Nasi ulam

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Nasi ulam
Nasi Ulam Betawi.jpg
Nasi ulam Betawi (Jakarta) style, topped with dendeng sapi (beef jerky), krupuk, and omelette.
CourseMain course
Place of originIndonesia
Region or stateJakarta, Nationwide in Indonesia, also popular in Southeast Asia
Associated national cuisineIndonesia, Malaysia, Thailand
Main ingredientsSteamed rice dish mixed with various herbs
VariationsRich variations across the respective region

Nasi ulam is an Indonesian steamed rice dish mixed with various herbs, especially the leaves of pegagan (Centella asiatica) or often replaced with kemangi (lemon basil), vegetables, spices and accompanied with various side dishes. This dish is a feature of Betawi and Malay cuisine with many variations and is commonly found in Indonesia, Malaysia and southern Thailand.

Nasi ulam in Malaysia consist of cold boiled rice that is mixed with shredded herbs such as daun kaduk (wild pepper leaf), pucuk gajus (cashew leaf shoots), onions etc. Kerisik and other spices are also added. Sometimes shredded fried fish is mixed in. This version is common in northwest Peninsular Malaysia. A type of nasi ulam in northeast Peninsular Malaysia, in which the rice is dyed blue, is called nasi kerabu.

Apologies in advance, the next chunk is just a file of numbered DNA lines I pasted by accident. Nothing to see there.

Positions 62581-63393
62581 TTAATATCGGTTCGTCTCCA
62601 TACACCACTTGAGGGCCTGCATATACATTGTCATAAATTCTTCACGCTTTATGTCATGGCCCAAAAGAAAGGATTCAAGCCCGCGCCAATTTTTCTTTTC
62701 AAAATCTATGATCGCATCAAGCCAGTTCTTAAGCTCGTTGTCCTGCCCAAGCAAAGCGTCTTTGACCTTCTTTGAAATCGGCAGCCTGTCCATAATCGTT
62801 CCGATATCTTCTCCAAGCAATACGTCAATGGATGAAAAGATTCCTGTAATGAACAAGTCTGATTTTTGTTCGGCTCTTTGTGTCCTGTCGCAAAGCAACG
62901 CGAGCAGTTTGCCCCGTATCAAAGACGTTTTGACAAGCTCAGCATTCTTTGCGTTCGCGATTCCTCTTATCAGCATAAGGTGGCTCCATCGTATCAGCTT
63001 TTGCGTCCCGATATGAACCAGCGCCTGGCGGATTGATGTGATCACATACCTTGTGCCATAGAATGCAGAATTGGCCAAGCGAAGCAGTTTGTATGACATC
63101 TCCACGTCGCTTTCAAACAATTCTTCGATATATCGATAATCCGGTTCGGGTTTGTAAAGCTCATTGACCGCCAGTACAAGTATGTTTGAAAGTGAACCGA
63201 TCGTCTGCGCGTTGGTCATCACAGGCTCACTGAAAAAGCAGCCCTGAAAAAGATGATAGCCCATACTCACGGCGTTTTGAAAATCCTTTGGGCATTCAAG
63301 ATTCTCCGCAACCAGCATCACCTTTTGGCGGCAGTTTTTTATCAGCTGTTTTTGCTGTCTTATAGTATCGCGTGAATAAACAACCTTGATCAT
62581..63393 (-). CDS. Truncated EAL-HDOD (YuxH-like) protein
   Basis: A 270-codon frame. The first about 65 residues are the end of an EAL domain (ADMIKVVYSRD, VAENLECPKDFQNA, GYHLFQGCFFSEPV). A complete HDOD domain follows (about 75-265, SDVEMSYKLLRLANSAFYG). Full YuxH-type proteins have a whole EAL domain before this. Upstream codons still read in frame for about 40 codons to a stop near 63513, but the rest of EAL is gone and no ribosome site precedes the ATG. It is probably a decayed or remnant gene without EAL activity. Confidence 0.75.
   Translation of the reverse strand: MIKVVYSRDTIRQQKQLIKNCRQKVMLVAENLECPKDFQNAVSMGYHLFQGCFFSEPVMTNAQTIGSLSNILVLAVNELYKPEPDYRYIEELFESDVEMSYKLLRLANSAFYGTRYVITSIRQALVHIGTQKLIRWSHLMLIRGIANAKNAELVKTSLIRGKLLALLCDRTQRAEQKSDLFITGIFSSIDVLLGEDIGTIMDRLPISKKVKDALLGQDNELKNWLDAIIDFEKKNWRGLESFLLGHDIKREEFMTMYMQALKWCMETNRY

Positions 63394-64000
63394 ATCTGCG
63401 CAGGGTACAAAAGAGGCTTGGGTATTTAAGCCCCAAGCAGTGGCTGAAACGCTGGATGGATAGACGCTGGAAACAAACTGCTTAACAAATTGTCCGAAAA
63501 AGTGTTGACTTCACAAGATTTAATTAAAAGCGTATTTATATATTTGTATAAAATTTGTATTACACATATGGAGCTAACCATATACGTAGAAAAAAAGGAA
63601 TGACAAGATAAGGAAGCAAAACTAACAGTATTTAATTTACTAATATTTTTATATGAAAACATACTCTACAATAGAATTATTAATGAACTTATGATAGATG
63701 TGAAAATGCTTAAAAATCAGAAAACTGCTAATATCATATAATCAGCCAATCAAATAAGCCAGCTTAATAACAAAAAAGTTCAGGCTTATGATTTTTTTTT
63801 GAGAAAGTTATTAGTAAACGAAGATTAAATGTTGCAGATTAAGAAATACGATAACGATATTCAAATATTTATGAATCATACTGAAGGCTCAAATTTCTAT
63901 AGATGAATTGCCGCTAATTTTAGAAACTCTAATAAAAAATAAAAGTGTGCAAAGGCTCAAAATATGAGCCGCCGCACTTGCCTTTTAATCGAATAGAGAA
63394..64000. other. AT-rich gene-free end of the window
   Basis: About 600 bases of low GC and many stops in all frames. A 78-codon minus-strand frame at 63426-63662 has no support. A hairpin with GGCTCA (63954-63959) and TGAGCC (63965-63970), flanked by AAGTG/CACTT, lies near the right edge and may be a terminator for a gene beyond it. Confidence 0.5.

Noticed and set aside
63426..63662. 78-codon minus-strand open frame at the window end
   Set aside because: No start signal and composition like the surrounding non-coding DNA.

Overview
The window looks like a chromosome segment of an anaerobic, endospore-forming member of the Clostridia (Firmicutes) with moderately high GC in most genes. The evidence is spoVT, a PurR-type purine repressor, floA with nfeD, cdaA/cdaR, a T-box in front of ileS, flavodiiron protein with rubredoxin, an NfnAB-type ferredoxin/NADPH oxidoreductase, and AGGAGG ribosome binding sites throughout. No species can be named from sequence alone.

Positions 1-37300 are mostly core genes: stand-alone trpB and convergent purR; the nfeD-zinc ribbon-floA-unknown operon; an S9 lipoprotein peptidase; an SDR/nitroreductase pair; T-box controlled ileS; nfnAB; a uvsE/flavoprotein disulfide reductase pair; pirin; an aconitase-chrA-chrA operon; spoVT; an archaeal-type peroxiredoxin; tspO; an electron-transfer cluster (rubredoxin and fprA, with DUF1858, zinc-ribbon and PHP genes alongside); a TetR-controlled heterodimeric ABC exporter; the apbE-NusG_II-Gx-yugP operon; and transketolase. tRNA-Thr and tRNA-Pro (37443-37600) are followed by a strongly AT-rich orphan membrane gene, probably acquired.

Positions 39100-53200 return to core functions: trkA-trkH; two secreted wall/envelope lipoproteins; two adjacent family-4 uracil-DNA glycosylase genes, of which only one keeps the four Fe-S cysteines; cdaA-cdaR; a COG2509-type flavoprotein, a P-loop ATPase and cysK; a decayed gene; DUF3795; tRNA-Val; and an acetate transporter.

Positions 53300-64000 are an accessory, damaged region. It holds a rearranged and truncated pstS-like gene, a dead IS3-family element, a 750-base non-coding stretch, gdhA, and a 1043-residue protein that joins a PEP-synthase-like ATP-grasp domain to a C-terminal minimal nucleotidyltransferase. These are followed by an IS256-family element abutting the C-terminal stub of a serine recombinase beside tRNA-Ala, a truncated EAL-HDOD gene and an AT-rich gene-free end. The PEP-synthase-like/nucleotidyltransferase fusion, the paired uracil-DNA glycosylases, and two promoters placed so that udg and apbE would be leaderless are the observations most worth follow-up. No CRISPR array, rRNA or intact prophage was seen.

In Indonesia, nasi ulam can be found in Betawi (native Jakartans) cuisine as well as Sumatran Malay and Bali. In Jakarta there are two types of nasi ulam, the wet (soupy) nasi ulam of northern and central Jakarta, and dry one of southern Jakarta. In Indonesia, nasi ulam usually spiced with kemangi herb, chili, sliced cucumber and sprinkled with peanuts granule, kerisik (grated and sauteed coconut) or serundeng. An array of other additional dishes are often added on top of nasi ulam, such as dendeng (beef jerky), telur dadar (omelette), perkedel (mashed potato fritter), fried tofu or tempeh, and krupuk.[1]

See also[edit]


  1. ^ "Perpaduan kultur dalam seporsi nasi ulam betawi". (Indonesian)